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Help wanted: chief executive officer for California high speed rail project. Pays well but may include sleepless nights

The pressure is on board members at the California High-Speed Rail Authority to replace their chief executive officer, who left his job Friday.

Jeff Morales notified the board and Gov. Jerry Brown in April that he would be leaving, though rumors of his departure were widespread late last year. Morales’ deputy, Dennis Trujillo, left in December and has not yet been replaced.

The departures come amid a faster pace of activity on the project and signs that it is falling behind schedule.

The authority has to prepare its 2018 business plan, which needs to outline how it will attempt to close a more than $40-billion gap in future funding to complete the Los Angeles-to-San Francisco railroad. The plan will also have to update the project’s $64-billion cost, which was revised downward two years ago amid some internal debate.

The project is building 119 miles of rail structures in the Central Valley, though federal regulators have said it is seven years behind schedule. Officials are also attempting to complete all of the project’s environmental reviews, which were supposed to be completed this year but now have slipped at least one year. The authority is also working to select a private partner who could help operate the initial system, if it is completed by the scheduled start in 2025.

The new chief executive will be entering the job in the middle of these critical developments.

The board held a closed session May 10 to address the vacancies, but did not take any public action. Another closed session is scheduled for the June 14 meeting, authority spokeswoman Lisa Marie Alley said.

Alley noted that two senior executive positions were recently filled when the authority named a new chief information officer and a new chief administrative officer, both transfers from other state agencies.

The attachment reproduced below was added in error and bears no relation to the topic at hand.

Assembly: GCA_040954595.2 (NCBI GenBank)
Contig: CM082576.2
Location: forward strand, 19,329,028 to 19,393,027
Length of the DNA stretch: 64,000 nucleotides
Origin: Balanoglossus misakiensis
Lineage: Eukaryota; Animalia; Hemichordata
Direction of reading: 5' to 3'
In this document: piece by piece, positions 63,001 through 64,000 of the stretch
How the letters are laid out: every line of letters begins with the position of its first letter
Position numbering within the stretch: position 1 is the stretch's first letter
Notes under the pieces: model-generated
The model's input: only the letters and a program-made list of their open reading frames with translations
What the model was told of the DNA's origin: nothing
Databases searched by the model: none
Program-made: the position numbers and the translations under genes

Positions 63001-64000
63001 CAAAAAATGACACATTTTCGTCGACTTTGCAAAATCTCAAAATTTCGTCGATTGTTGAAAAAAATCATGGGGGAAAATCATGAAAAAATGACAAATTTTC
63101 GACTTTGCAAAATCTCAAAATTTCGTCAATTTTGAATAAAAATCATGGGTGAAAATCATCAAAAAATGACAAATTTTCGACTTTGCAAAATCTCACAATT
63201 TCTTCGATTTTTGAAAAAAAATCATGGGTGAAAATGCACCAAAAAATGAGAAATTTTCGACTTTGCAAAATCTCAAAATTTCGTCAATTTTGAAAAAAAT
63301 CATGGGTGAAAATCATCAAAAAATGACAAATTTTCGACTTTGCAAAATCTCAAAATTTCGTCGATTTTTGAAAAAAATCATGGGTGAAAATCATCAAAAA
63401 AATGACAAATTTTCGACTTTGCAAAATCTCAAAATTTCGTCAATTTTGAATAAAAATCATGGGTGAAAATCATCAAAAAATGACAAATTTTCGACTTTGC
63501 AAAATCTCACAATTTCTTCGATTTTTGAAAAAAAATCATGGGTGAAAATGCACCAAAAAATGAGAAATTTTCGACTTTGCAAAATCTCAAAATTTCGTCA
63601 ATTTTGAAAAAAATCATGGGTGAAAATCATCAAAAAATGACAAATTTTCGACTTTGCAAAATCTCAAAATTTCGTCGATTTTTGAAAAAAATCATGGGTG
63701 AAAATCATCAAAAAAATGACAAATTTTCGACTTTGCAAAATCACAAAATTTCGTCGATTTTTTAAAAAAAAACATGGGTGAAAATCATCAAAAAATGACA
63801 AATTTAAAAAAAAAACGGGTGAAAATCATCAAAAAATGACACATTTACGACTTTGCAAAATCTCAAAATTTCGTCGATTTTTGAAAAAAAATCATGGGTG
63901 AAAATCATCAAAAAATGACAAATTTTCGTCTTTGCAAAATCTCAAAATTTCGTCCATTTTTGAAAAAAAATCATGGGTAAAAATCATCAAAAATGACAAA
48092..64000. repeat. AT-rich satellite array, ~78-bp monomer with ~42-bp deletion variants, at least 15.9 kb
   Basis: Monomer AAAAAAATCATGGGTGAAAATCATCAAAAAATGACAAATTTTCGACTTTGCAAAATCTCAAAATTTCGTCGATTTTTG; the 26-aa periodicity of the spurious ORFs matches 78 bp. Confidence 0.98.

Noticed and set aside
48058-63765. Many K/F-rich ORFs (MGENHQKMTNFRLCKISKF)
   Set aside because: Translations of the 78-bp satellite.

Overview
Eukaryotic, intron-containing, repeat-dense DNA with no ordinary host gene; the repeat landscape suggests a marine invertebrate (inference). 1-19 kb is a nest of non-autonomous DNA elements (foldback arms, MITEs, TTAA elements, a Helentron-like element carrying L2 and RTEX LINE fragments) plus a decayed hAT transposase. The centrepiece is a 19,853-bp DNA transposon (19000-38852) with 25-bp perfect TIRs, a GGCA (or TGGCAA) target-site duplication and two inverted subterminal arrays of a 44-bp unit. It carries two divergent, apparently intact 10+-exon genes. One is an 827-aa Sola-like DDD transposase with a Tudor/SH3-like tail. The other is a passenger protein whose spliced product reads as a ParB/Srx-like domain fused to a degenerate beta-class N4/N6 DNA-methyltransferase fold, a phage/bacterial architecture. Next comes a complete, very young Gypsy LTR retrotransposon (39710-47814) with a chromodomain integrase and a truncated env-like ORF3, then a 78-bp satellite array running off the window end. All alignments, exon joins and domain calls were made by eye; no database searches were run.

At the same time, the state’s leading consultant WSP USA, formerly known as Parsons Brinckerhoff, has yet to install a replacement for its project chief, Gary Griggs.

The company issued a statement Friday, saying, “We have selected one of the best qualified, global high-speed rail experts to direct the next phase of this program. The appointment will be announced in the coming weeks and we look forward to moving ahead with this project."

Leadership of the California bullet train, the nation’s largest civil infrastructure project, should be a coveted position in the world of engineering and construction. Morales was paid nearly $400,000.

But the project subjects its top executives to a political pressure cooker and requires almost nonstop work, according to individuals close to the situation.

The job is also fraught with political uncertainties and some built-in problems that will drop on the new chief executive’s shoulders.

Gov. Jerry Brown, the chief proponent of the effort, leaves office in 18 months and his successor may want his or her own person in the job. The next governor may want to restructure the project or even stop it, meaning the new chief executive could be job hunting by next year.

Other issues include the cost and schedule problem.

A risk analysis by the Federal Railroad Administration projected that the first phase of the effort is seven years behind schedule and could increase in cost by 50% to $10 billion. The next chief executive will be under enormous pressure to prevent that outcome. And the executive will have to address some internal turmoil, reflected in an employee survey that found that morale problems have worsened in the last few years.

The board named its general counsel, Thomas Fellenz, as an interim chief executive. Fellenz is also a civil engineer, and he filled in as chief executive for a period before Morales was hired five years ago. Jon Tapping, the project’s chief risk officer, is informally filling in for Trujillo, according to officials knowledgeable about the project.

Those sources said the project could operate on “autopilot” for a few months, but eventually an empty chief executive office could cause a loss of direction. One official close to the project said the rail authority staff is already clamoring for “affirmative direction” amid growing concern that it is rudderless. But another official who works at the project said so far there does not appear to be a problem.

Brown can directly or indirectly name officials to the project and has exercised that authority in the past. Brown spokesman Gareth Lacy said the new chief executive will be selected by the authority board and referred questions to the authority.

The rail authority board Chairman Dan Richard, a former utility industry lawyer who was selected by Brown, exerts a lot of hands-on control of the project’s political management. Board member Michael Rossi, a retired Bank of America executive, similarly pays close attention to the project’s finances. The involvements help in the current management vacuum, but also carry the risk of diluting management authority at other times, individual close to the project say.

ralph.vartabedian@latimes.com

Follow me on Twitter @rvartabedian

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